is institutionalized carework a trap?

by d

some thoughts i’m still developing…

this line from Risam’s work is sticking with me: “participating in diversity work is a trap into which those whose work is guided by an ethical commitment to communities underrepresented in academia and those who belong to these communities risk falling.” reading this essay reminded me of the many instances where i’ve been asked to take on additional labor (emotional labor/knowledge production/interpretation for my Spanish speakers) without any compensation, and how i was convinced that this was “for the community.” but that labor was swallowed up by the institution, and in so many ways, de-prioritized. for example, i think of being promoted in a previous workplace, and no longer having capacity to interpret during family-teacher conferences (a service i provided to mainly Latine immigrant mothers)…all of a sudden there was room in the budget to hire interpreters (i no longer offer translation/interpretation services for free). i’m thinking about the trickle effect. how the devaluation of my labor in so many ways was a deprioritization/dehumanization of specific groups of people.

i’m thinking also about performative diversity — how often i’ve witnessed incredible adjuncts who are hired … i’m guessing because it’s good marketing, and not necessarily because their work is valued within an institution. it’s too many times that these individuals’ labor has been treated as disposable. i’m thinking about labor and time extraction within the academy, and how it directly influences the lives of BIPOC who enter the academy with the hopes of making a difference. i’m thinking about how carework is invisibilized through algorithms in digital spaces.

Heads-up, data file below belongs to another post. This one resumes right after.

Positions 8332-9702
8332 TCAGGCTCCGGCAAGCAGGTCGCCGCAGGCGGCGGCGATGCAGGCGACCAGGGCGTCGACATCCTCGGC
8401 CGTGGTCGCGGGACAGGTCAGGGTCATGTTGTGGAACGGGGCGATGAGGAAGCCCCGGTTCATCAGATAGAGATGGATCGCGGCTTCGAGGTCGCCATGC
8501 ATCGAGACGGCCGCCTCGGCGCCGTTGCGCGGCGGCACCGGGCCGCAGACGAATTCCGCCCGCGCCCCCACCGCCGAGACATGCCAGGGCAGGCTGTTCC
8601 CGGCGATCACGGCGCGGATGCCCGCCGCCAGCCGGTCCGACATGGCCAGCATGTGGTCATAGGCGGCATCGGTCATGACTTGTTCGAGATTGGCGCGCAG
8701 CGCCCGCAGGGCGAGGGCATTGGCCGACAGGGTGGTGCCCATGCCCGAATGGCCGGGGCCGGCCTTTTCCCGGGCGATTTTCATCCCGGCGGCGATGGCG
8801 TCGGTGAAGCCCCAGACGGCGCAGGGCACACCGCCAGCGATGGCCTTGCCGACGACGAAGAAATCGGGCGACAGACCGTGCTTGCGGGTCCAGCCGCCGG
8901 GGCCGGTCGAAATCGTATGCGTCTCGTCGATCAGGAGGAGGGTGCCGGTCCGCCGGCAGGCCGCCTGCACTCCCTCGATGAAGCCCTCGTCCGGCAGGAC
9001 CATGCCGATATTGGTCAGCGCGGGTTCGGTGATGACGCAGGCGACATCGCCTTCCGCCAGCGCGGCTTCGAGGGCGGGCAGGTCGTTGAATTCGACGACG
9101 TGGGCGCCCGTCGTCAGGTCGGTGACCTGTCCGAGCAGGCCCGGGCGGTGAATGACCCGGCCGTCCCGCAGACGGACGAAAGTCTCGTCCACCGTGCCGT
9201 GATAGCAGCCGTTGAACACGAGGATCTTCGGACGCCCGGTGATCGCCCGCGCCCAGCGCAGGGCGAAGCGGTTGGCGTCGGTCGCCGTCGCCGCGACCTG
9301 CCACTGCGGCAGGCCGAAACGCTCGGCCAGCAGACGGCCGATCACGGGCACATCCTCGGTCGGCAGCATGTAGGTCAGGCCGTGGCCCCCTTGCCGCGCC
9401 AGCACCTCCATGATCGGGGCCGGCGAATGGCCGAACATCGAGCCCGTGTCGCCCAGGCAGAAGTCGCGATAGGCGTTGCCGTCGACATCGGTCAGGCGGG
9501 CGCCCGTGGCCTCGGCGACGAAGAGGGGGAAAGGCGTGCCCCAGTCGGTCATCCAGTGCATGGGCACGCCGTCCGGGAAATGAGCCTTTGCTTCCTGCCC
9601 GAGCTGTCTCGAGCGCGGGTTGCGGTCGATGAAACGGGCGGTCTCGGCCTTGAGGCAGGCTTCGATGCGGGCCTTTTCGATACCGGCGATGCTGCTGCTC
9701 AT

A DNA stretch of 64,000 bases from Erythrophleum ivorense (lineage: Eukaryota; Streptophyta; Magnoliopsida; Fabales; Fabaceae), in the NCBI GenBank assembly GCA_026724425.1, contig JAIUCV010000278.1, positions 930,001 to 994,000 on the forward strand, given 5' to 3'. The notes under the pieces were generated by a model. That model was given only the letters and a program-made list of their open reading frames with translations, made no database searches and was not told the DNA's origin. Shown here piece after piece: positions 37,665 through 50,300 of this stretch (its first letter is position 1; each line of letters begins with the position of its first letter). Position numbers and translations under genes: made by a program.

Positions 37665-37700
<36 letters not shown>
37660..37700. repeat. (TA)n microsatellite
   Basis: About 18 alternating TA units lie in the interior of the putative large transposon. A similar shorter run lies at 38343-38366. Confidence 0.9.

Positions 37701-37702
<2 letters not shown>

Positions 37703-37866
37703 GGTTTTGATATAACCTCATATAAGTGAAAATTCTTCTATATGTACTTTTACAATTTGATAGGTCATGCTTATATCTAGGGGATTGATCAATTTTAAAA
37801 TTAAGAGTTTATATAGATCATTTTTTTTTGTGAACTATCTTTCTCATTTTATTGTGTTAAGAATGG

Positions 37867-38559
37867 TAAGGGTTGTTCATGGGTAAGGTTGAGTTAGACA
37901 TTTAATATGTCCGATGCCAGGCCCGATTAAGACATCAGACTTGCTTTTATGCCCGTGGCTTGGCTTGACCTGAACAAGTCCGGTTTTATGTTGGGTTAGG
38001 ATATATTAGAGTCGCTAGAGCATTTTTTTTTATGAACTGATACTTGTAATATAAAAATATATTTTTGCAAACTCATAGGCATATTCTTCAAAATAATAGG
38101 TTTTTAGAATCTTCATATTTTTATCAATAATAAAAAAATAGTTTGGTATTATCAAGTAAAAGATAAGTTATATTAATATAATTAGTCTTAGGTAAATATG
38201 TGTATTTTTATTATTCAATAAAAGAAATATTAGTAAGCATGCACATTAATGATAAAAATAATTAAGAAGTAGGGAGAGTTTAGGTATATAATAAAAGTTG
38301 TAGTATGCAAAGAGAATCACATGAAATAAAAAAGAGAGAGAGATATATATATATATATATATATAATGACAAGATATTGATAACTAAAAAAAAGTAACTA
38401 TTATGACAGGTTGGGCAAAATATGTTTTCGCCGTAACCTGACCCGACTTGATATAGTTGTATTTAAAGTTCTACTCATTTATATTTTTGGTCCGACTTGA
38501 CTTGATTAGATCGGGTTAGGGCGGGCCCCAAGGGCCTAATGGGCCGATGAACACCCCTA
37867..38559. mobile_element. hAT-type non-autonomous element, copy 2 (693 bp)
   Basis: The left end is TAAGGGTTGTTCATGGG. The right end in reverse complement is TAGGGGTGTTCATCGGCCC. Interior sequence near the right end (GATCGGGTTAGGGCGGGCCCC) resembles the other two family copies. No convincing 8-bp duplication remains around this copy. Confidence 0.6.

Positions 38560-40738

tbh — this week’s readings felt…exhausting. because i feel caught in this trap. and i’m not sure exactly what the way out is…

2 thoughts on “is institutionalized carework a trap?

  1. Katina Rogers (she/her)

    I’m also thinking a lot about Risam’s idea of diversity work as a ‘trap’. I was struck in this read through by the idea of the double-bind, that this is work that is both desired and not desired. That double-bind makes it impossible to move, because you’re constantly pulled both ways at once. A sense of stasis, impossibility, stuckness results. I’m also thinking about the ways that accountability and relationality can be weaponized—when someone takes those commitments seriously, it is extremely difficult to walk away from them—which can leave an individual susceptible to institutional exploitation. The university using someone’s care against them.

  2. Adrianna Rios (she/her)

    Yes, this “trap” is what I was thinking when I asked what can we do to counteract? I’m also not sure what’s the solution or way out. Not engaging in diversity studies if you care about it is really not an option. Perhaps having conversations like the one’s we’ve been having is the best “way out”? The more we have conversations about this, the more the message can get to people in positions of power and maybe things could change. It feels like wishful thinking but this is the best “solution” I could think of.

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